End of August here in North America means summer is winding down, kids are headed back to school, and the annual Open Source Summit hosted by the Linux Foundation is happening. For those not familiar with the event, Open Source Summit North America is the leading conference for developers, architects and other technologists – as well as open source community and industry leaders – to collaborate, share information, learn about the latest technologies and gain a competitive advantage by using innovative open solutions.

Open Source Summit, being held this year in Vancouver from August 29th – 31st, 2018, connects the open source ecosystem under one roof. It covers cornerstone open source technologies; helps ecosystem leaders to navigate open source transformation with the Diversity Empowerment Summit and tracks on business and compliance; and delves into the newest technologies and latest trends touching open source, including networking, cloud-native, edge computing, AI and much more. It is an extraordinary opportunity for cross-pollination between the developers, sysadmins, DevOps professionals and IT architects driving the future of technology.

R Consortium is excited to participate in this event in two key ways:

Come meet us at the event this August! You can use registration code OSSNA18COM15 to save 15% on your registration costs.

R Consortium is soliciting your feedback on R package best practices

By | Blog, R Consortium Project

With over 12,000 R packages on CRAN alone, the choice of which package to use for a given task is challenging. While summary descriptions, documentation, download counts and word-of-mouth may help direct selection, a standard assessment of package quality can greatly help identify the suitability of a package for a given (non-)commercial need. Providing the R Community of package users an easily recognized “badge” indicating the level of quality achievement will make it easier for users to know the quality of a package along several dimensions. In addition, providing R package authors and maintainers a checklist of “best practices” can help guide package development and evolution, as well as help package users as to what to look for in a package.

The R Consortium Infrastructure Steering Committee (ISC) is exploring the benefits of recommending that R package authors, contributors, and maintainers adopt the Linux Foundation (LF) Core Infrastructure Initiative (CII) Best Practices Badge. This badge provides a means for Free/Libre and Open Source Software (FLOSS) projects to highlight to what extent package authors follow best software practices, while enabling individuals and enterprises to assess quickly a package’s strengths and weaknesses across a range of dimensions. The CII Best Practices Badge Program is a voluntary, self-certification, at no cost. An easy to use web application guides users in the process.

More information on the CII Best Practices Badging Program is available: criteria, is available on GitHubProject statistics and criteria statistics. The projects page shows participating projects and supports queries (e.g., you can see projects that have a passing badge).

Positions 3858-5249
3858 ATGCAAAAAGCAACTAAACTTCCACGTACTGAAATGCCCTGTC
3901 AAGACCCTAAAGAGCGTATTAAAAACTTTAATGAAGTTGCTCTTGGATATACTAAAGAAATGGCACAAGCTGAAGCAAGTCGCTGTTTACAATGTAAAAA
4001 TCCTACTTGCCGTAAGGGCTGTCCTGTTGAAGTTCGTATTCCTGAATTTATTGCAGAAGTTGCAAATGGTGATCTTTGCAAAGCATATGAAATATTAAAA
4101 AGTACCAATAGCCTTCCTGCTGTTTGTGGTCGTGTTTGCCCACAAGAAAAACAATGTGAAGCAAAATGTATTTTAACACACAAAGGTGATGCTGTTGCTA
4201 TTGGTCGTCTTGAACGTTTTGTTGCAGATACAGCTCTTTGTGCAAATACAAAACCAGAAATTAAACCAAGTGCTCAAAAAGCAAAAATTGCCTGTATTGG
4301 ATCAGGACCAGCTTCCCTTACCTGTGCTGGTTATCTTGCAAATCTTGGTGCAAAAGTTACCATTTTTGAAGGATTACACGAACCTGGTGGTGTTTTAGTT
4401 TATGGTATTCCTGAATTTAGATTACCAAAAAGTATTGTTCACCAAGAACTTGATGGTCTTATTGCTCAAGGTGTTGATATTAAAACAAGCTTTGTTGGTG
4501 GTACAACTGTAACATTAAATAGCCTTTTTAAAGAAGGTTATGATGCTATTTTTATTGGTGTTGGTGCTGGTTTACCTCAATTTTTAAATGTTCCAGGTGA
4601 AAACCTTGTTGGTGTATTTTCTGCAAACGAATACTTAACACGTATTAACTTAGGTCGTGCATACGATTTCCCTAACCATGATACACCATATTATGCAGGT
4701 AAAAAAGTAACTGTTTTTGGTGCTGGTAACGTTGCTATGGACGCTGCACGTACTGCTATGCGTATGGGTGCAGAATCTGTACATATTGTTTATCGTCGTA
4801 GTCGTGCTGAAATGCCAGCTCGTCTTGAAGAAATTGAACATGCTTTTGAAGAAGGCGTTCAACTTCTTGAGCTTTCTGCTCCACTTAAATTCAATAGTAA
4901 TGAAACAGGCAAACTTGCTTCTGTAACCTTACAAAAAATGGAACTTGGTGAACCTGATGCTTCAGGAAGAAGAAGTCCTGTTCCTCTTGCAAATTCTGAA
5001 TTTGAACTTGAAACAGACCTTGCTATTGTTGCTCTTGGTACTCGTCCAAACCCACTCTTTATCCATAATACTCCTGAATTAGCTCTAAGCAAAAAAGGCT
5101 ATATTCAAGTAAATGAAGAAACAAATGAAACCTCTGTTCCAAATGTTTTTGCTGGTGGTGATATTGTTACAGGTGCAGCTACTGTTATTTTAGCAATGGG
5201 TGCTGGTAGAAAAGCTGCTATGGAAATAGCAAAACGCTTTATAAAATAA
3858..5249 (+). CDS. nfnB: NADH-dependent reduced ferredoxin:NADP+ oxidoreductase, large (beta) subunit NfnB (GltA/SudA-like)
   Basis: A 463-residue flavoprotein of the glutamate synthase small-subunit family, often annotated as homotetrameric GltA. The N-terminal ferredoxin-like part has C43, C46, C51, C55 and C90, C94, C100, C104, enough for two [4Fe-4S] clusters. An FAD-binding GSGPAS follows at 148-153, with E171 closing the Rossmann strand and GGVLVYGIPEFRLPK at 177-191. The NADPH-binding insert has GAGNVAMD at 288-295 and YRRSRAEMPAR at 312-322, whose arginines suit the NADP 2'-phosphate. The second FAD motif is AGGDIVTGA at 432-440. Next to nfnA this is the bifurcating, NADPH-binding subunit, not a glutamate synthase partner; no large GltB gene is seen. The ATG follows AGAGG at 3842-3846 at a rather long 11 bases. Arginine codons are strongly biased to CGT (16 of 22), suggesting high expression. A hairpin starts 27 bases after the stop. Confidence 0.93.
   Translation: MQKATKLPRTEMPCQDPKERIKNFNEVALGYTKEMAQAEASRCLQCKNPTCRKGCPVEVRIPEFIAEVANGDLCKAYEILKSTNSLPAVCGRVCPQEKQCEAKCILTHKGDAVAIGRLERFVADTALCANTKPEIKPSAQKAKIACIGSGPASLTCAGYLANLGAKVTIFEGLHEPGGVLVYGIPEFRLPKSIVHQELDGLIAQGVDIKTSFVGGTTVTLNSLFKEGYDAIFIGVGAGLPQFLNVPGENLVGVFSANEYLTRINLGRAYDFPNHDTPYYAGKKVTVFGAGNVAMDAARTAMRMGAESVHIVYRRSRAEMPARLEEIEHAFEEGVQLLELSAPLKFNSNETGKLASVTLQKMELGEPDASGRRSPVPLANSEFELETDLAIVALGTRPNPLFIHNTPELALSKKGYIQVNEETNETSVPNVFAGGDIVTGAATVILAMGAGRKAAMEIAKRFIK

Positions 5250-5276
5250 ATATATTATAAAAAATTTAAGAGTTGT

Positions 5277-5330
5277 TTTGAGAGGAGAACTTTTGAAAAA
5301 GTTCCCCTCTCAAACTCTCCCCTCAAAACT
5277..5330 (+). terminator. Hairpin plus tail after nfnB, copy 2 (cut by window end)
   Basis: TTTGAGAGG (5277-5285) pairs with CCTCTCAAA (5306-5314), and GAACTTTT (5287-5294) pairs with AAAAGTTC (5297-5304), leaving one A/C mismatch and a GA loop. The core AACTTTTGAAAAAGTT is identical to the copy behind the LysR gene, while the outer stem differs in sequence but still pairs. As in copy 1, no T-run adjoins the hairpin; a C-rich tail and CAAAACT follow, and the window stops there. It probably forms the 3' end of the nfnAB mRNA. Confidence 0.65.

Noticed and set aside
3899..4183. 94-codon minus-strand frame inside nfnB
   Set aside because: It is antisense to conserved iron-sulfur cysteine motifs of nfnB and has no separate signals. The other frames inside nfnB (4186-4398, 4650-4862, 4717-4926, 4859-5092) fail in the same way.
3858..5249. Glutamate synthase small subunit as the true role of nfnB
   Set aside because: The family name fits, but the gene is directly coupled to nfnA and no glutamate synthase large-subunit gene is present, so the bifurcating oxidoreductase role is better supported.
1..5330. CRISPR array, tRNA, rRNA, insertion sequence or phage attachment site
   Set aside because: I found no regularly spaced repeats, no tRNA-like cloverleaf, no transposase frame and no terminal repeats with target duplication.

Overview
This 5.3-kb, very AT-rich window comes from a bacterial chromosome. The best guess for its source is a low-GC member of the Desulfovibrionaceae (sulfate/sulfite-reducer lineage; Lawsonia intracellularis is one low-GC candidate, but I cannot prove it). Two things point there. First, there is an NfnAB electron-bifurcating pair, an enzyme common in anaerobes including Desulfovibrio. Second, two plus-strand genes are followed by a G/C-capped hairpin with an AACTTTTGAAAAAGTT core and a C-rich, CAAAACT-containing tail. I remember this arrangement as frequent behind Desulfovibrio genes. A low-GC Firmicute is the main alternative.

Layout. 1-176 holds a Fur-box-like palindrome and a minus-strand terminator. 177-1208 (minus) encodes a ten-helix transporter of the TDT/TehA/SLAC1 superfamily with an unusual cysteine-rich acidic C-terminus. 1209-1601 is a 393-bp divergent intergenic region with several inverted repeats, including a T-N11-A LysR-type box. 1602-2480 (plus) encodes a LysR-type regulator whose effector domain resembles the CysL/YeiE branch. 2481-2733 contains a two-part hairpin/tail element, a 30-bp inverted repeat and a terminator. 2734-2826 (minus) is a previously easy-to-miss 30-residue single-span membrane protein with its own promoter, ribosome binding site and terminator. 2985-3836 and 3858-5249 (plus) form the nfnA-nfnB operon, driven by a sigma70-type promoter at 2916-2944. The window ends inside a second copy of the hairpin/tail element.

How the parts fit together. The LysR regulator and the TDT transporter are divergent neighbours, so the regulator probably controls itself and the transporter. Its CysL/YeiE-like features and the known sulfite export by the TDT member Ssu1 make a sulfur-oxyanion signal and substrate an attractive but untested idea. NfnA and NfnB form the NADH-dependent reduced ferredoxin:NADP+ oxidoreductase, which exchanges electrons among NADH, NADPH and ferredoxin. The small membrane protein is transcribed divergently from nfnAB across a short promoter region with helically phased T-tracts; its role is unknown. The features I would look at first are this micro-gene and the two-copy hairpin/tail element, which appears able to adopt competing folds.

As a potential initiative for the R Community, we encourage community feedback on the CII for R packages. Also, consider going through the process for a package you authored or maintain. Your feedback will help us and the Linux Foundation evolve the CII to further benefit the needs of the R Community, and FLOSS projects in general. Please provide feedback using this survey.

On conduct and diversity in the R Community

By | Announcement, Blog, Events, News, R Consortium Project

An explicit goal of the R Consortium is to help create a welcoming space for everyone, no matter their race, ethnicity, gender, gender identity and expression, socio-economic status, nationality, citizenship, religion, sexual orientation, ability, or age. Diversity and inclusion are essential to foster true collaboration, move ideas forward, and create long-term sustainable community.

R Consortium recently sponsored R/Finance 2018, where it was found that there were insufficient diversity and inclusion practices, including the absence of a prominently displayed Code of Conduct. This illuminated shortcomings with our existing processes for sponsoring conferences. We are troubled and disappointed to have sponsored a conference that does not reflect our core beliefs in diversity and inclusion.

The Infrastructure Steering Committee (ISC) has approved the creation of a new working group to address diversity and inclusion issues in the R community. The R Community Diversity and Inclusion Working Group (RCDI-WG), which will include members from R Community groups that promote diversity, such as R-Ladies and FORWARDS, event organizers, and key industry members, will focus on three areas:

  • Work with conferences organizers to ensure diversity is addressed as a priority in both their program committees and speaker lineups.
  • Establish recommended Code of Conduct and Diversity Guidelines for R Community events, which will be adopted by the R Consortium and required for any event that the R Consortium participates in.
  • Have an ongoing conversation on opportunities to drive diversity and inclusion across the R Community.

This group is open to any member of the R community, and you can join by signing up for the mailing list. The group plans to have a kickoff meeting soon to work on the Code of Conduct and Diversity Guidelines, with the goal to have them established later in summer 2018. Look for updates on progress on the R Consortium blog.